This week in civil engineering history: A milestone in developing the Erie Canal occurs when the state legislature passes legislation to enable the waterway, March 30, 1792.
The province of New York was established in 1664. From the outset, New York, like other British colonies in the new world, looked to the west, but was hindered by the Appalachian Mountains that separated the coast from the wilderness beyond. In 1724, physician and natural scientist Cadwallader Colden, who was later a lieutenant governor and acting governor for the province of New York, proposed a canal to connect Lake Erie and the Hudson River. The canal would provide a direct waterway link from the Atlantic Ocean to the Great Lakes.
In the years following American independence, canals became the thoroughfares of the Industrial Revolution and initiatives were reinvigorated for a grand canal scheme across upstate New York. After a decade of studies, proposals, and defeated bills, the New York State Legislature passed “an act for establishing and opening lock navigation within the state” on March 30, 1792. That act set in motion a quarter century of politicking and planning that led to the 1817 groundbreaking for constructing the Erie Canal.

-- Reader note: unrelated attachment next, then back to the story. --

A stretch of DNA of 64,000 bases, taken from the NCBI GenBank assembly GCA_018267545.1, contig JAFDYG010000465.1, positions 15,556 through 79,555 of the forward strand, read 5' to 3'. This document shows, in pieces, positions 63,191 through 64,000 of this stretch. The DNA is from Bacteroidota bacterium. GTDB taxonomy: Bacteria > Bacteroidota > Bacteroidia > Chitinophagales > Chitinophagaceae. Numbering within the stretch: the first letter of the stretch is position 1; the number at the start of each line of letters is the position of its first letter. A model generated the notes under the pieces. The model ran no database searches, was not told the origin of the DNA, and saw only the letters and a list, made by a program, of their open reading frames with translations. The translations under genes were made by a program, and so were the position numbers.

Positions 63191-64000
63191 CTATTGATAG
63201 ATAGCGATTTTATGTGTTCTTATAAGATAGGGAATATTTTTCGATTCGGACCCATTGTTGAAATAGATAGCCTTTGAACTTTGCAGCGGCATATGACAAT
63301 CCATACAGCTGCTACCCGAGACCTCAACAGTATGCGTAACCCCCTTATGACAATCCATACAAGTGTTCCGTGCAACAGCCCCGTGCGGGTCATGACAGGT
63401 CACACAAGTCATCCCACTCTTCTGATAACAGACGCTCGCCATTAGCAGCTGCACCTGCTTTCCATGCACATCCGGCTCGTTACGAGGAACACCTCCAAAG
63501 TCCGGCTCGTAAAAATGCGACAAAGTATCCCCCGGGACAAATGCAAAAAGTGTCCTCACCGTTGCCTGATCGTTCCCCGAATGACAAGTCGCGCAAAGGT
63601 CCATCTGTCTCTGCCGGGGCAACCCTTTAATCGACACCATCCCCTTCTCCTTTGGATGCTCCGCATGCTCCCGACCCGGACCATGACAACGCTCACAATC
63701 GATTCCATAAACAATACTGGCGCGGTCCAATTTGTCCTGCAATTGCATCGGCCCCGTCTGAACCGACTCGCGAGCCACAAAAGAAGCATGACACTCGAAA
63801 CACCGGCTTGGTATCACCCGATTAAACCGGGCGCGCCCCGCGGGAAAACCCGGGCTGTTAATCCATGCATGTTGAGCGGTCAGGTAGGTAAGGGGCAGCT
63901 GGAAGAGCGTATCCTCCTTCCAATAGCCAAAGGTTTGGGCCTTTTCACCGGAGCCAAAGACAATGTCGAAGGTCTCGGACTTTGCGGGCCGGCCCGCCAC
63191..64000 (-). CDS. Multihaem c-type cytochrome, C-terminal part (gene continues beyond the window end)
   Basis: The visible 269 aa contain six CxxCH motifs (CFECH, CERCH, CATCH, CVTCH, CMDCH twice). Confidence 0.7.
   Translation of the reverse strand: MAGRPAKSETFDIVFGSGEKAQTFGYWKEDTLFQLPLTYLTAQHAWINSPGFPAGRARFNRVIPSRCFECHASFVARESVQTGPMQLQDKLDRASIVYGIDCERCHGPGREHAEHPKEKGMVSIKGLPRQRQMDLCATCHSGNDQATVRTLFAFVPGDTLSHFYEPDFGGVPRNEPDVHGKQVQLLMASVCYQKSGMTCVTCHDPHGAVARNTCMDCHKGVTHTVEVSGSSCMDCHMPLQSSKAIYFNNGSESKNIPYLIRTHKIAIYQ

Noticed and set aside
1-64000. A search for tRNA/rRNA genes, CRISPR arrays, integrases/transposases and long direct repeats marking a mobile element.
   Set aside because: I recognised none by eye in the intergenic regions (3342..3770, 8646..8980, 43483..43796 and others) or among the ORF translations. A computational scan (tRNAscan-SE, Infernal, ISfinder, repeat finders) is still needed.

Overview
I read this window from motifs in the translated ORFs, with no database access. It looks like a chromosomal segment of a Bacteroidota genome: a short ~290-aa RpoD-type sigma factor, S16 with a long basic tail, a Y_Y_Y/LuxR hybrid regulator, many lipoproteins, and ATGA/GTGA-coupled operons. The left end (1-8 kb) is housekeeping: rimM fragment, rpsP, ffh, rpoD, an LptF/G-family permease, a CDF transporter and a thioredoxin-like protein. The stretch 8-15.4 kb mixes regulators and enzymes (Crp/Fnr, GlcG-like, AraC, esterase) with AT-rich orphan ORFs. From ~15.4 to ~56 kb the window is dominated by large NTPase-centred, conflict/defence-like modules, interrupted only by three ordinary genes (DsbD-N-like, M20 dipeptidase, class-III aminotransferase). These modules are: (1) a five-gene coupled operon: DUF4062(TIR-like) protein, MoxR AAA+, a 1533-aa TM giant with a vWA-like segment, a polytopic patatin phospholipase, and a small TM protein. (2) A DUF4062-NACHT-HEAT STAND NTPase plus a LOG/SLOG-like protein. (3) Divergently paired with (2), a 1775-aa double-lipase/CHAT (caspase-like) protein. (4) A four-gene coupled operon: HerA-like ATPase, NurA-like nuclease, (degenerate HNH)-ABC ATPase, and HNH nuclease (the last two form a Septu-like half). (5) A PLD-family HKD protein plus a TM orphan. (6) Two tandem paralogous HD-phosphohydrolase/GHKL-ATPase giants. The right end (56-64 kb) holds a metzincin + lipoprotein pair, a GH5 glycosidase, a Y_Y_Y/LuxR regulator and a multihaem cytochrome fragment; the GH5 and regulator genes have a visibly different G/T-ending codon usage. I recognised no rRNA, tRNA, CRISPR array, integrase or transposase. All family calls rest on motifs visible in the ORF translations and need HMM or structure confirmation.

The Erie Canal was the first canal project undertaken as a public good to be financed at public risk through issuing bonds. After it was completed in 1825, New York City became the principal gateway to the west and the financial center of the nation, fulfilling the prediction by upstate New York flour merchant Jesse Hawley who foretold that a canal linking Lake Erie to the Hudson would be such a boon to the city of New York that “in a century its island would be covered with the buildings and population of its city.”
Reuben Hull, P.E., PMP, M.ASCE, is civil regional manager for LaBella Associates in Albany, New York, and a self-made historian who has penned numerous articles on civil engineering history. An active ASCE member, Hull is a corresponding member and former chair of the History and Heritage Committee, serves as vice president of the Mohawk-Hudson Section, served as president of the New Hampshire Section, 1999-2000, and was named New Hampshire Young Engineer of the Year in 1997.
Follow his daily Civil Engineering Almanac series on Twitter: @ThisDayInCEHist.